- Challenges to Elizabeth at home and abroad – Foreign invasion and Catholic plots to bring down the Queen
- Elizabethan society in the age of exploration – How Britain began her progress of empire building
- Weimar Germany 1918-29 – How did democracy emerge in Germany after WWI and why it took the form it did
- The rise of Hitler and the Nazis – How did Hitler exploit the experiences of Weimar Germany in the 1920’s to build his power
- The Co-ordination and control of Germany – How did Hitler turn Germany into a Totalitarian dictatorship?
- Life in Nazi Germany – What was life like for ordinary people under the Nazis and how were minorities treated
Overview/core aims for year 12:
Students study democracies in change. They learn how the UK and USA dealt with the transforming world of the Twentieth Century; what factors led to the decline of the former and rise of the latter in power and how did both change and evolve to reflect their new stations in the world.
Core knowledge to be learnt in Year 12:
- A changing political and economic environment, 1918–79 – how has government responded to the economic challenges of the Twentieth Century?
- Creating a welfare state, 1918–79 – What factors contributed to the evolution of the Welfare State
- Society in transition, 1918–79 – How have ordinary peoples experiences been affected by the events of the last century
- The changing quality of life, 1918–79
- The historical interpretations focus is: What impact did Thatcher’s governments (1979–90) have on Britain, 1979–97?
- Boom and crash, 1920–29 – What factors caused the economic highs and lows of the 1920’s?
- Depression and New Deal, 1929–38 – How did the US government respond to the economic crisis of the Wall Street Crash and Great Depression?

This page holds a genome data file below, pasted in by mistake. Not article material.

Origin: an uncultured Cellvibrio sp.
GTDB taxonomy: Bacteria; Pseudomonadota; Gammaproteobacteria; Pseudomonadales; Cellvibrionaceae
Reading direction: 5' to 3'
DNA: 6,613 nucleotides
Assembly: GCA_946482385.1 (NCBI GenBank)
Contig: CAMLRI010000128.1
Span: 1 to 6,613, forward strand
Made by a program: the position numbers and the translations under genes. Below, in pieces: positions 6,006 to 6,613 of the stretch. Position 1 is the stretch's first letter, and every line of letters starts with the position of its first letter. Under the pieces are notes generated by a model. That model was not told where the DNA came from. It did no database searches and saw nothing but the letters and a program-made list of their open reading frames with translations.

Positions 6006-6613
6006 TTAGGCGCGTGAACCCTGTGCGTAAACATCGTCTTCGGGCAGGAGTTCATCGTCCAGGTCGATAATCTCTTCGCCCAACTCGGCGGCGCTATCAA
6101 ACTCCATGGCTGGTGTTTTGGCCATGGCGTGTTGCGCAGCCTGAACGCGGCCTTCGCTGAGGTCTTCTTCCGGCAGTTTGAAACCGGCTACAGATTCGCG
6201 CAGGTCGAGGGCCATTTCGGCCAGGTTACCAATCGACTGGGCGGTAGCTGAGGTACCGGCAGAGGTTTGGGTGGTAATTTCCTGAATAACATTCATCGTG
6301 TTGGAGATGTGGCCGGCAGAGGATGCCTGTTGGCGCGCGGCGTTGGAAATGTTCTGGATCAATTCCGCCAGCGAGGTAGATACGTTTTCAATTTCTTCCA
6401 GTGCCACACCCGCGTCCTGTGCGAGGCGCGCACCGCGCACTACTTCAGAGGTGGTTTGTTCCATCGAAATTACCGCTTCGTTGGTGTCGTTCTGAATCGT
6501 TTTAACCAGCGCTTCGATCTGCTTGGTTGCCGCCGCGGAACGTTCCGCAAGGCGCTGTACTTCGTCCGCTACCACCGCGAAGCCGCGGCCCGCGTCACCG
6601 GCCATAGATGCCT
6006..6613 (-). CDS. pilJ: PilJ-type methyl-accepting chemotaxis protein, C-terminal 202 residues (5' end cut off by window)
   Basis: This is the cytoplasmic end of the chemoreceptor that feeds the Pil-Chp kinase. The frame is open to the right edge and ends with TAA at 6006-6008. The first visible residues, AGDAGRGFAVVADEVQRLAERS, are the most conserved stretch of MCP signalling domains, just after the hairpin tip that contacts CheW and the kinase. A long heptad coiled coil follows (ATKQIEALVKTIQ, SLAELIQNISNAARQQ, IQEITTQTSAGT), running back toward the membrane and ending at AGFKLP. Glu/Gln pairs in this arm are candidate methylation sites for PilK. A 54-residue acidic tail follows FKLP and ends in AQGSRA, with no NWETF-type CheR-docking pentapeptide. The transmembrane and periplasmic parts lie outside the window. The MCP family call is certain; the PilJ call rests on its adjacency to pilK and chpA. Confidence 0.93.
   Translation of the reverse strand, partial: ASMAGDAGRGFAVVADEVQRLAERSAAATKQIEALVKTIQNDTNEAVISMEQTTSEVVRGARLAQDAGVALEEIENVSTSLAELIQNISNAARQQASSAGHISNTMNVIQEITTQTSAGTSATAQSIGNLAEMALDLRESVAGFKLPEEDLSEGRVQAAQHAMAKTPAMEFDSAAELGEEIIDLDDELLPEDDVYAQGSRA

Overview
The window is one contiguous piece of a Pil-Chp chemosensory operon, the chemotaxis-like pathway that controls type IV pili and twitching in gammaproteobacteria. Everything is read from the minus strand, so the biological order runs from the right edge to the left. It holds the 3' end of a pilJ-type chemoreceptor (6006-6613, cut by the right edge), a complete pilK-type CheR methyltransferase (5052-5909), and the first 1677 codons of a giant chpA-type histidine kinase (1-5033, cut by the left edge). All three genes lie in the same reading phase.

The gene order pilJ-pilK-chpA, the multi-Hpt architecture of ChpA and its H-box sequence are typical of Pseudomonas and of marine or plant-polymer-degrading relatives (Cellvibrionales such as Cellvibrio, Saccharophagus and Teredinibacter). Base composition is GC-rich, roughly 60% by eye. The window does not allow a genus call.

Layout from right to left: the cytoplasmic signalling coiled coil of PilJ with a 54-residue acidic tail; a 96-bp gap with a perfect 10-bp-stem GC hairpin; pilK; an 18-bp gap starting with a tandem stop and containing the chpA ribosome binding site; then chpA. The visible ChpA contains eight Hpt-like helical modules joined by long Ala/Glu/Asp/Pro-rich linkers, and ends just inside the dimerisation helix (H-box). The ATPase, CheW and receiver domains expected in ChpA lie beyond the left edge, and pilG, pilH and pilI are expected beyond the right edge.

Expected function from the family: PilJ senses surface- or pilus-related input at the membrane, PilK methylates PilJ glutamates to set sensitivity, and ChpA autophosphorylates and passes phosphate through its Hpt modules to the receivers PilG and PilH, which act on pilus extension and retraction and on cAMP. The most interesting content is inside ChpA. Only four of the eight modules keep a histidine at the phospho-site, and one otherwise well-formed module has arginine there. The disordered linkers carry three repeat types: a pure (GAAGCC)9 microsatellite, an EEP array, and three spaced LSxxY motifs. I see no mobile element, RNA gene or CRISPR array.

- Impact of the New Deal and the Second World War on the USA to 1945
- The transformation of the USA, 1945–55 – How did a victorious USA became a reluctant superpower and deal with the challenges of globalisation and the Cold War
Overview/core aims for year 13:
Students will revisit in far more depth the British Empire studied in Year 8. How did Britain, almost by accident, acquire an empire after 1763 and then go through the process of learning how to rule one successfully? We will study the mistakes made in North America and how this changed the dynamic between Britain and her other colonies.
Core knowledge to be learnt in Year 13:
- The changing nature and extent of trade – How did money drive the growth of empire?
- The changing nature of the Royal Navy – What roles did the Royal Navy play in the development, gaining and defence of the empire?
- The loss of the American colonies, 1770–83 – Whose fault was it?
- The birth of British Australia, 1788–1829 – How did Britain learn from her mistakes in North America?
- Learning from past mistakes: Canada and the Durham Report, 1837–40 – Imperial maturity?
- Nearly losing an empire: the British in India, 1829–58 – Did Britain rule her non-settler colonies differently?
- The Nile valley, 1882–98 – The Empire’s last expansion